Thursday, December 4, 2014

Chapter 32 - Trial-By-Headline: Part 1 - Introduction

Korzybski: A Biography (Free Online Edition)
Copyright © 2014 (2011) by Bruce I. Kodish 
All rights reserved. Copyright material may be quoted verbatim without need for permission from or payment to the copyright holder, provided that attribution is clearly given and that the material quoted is reasonably brief in extent.

December 1926 started out on a sad note for Alfred and Mira. Ella Keyser had been ill throughout much of the year. A heart attack and bout of pneumonia that summer had left her profoundly weakened. Then in early November, Keyser wrote to Alfred, “Mrs. Keyser is again very ill—another lung and heart attack.”(1) Mira sent a small gift and a week later Keyser wrote back to “Mira Khan” (his affectionate name for her), “Hearty thanks for the charming book of Pussy cat poems....I read them to Kookie Khan [their pet name for Ella Keyser]. Though she was much dejected, she smiled a little and I could see she loved them.”(2) Alfred and Mira had both become very close to Ella Keyser, as well as her husband. Except for such indications of their affection and concern they didn’t know much else they could do. 

On November 27, a telegram came from Roy Haywood: “Keyser’s Wife is Dying Wire HIM.”(3) The next day Alfred wrote to Roy, “Nothing could have been more thoughtful of you than letting us know of the tragedies of Keyser. Mira went to be with him. I wanted to go but she insisted that she might be of more use than me, perhaps she is right. She probably will see you.”(4) Ella Keyser died that day. Alfred apparently hadn’t yet heard the news from Mira or anyone else when he wrote to Walter on the 29th, “Mrs. Keyser is on her death bed this time seemingly for good. Poor old Keyser.”(5) Mira soon returned home and several days later, on December 4, Keyser sent them both a note, “Just a poor line, dear Mira and Alfred to thank you and thank you for your so tender messages and your beautiful tribute of flowers. Were your friend, Mrs. Keyser living she would join me in sending love.”(6)  Alfred also got a letter from Roy who wrote, “I was very glad that Mira was able to get to see Kyser [sic]. The old man will be lonelier than ever now, and I am going to make a point of seeing him as often as possible. Mira told me about the arrangements in Brooklyn. We shall all be happy to have you with us here in the city.”(7)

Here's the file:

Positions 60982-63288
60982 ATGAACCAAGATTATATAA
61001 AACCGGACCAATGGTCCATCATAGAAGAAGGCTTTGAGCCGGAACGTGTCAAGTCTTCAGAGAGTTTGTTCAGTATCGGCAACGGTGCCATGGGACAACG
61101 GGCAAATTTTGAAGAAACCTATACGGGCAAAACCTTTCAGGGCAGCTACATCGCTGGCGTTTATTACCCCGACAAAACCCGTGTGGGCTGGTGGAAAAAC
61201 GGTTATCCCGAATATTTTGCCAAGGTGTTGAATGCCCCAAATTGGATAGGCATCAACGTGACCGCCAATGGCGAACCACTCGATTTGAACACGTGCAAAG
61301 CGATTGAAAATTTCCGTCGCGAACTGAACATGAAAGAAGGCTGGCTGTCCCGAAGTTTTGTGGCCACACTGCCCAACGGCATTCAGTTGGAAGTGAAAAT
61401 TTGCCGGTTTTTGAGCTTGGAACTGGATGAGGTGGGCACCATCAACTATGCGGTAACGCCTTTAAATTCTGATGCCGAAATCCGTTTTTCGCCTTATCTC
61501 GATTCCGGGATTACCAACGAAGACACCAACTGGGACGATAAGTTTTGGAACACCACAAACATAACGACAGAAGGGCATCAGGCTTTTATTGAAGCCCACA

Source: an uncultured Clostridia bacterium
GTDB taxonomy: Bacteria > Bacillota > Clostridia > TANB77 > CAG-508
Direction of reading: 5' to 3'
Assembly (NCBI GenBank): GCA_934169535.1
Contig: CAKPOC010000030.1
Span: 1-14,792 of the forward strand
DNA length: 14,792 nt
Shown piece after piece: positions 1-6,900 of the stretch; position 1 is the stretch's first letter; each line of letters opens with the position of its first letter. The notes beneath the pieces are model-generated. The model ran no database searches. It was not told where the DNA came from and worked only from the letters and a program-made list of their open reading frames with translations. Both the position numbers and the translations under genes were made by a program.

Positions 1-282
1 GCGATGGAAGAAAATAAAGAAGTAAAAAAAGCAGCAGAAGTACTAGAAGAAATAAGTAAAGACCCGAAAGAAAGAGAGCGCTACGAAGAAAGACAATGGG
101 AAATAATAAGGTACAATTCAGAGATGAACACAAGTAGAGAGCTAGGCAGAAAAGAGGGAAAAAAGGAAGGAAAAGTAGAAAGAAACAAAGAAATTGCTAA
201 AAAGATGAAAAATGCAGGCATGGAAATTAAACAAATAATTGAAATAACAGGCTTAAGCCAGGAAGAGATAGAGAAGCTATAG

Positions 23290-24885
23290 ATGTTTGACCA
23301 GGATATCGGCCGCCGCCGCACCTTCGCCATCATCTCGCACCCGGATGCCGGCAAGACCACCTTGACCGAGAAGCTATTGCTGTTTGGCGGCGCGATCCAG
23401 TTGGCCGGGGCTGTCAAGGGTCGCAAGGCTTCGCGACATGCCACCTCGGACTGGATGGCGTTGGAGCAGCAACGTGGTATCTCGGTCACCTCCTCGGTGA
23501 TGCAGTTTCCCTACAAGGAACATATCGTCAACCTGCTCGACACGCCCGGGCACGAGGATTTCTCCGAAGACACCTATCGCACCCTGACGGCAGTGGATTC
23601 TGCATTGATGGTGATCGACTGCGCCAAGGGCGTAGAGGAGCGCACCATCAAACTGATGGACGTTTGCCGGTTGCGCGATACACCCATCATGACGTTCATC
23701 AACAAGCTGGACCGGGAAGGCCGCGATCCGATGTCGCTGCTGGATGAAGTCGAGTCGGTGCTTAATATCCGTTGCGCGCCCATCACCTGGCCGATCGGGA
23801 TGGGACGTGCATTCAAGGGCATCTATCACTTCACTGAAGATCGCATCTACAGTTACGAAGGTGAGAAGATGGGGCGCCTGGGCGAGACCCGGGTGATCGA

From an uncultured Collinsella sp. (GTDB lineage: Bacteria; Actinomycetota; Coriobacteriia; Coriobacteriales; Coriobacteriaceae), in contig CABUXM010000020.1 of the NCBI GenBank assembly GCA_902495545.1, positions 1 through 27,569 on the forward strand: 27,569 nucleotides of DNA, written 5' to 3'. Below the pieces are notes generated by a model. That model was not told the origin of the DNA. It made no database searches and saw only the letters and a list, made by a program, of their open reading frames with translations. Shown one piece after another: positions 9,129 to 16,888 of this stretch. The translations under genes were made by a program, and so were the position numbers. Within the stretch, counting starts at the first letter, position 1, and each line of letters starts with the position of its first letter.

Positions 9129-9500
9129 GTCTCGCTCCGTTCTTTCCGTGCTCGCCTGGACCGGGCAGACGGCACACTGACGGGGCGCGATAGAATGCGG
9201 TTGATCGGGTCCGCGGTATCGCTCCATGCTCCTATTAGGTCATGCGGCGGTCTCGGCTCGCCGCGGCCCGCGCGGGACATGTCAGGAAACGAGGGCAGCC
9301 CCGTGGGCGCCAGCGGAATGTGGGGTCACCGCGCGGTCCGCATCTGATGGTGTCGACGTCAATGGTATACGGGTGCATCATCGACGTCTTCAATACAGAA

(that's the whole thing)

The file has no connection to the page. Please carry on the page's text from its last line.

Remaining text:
Alfred and Mira had a few more things to do in Washington before they moved. On December 4, Alfred was scheduled to speak at a meeting of the Psychoanalytical Society of Washington. Then on December 12, he was to lecture to the parents’ association of a progressive school in the D.C. area. Meanwhile he was wrapping up his business at St. Elizabeths, including his intensive teaching/consultation sessions with Graven. As a favor to their landlady, who had gone to Florida for the winter, he and Mira were also going to see if they could find new renters for their apartment. And Mira had to collect fees from some Washington, D.C. clients. As they went about their business, Alfred never imagined that he had already begun to step into what would become a serious mess.

You may download a pdf of all of the book's reference notes (including a note on primary source material and abbreviations used) from the link labeled Notes on the Contents page. The pdf of the Bibliography, linked on the Contents page contains full information on referenced books and articles. 
1. C. J. Keyser to AK, 11/1/1926, AKDA 19.121. 

2. C. J. Keyser to MEK, 11/8/1926. AKDA 18.46. 

3. H. L. Haywood to AK, 11/27/1926. AKDA 18.93. 

4. AK to H. L. Haywood, 11/28/1926. AKDA 18.701. 

5. AK to Vladimir (Walter Polakov), 11/29/1926. AKDA 18.698. 

6. C. J. Keyser to AK and MEK, 12/4/1926. AKDA 18.80.

7. H. L. Haywood to AK, 12/4/1926. AKDA 18.731.

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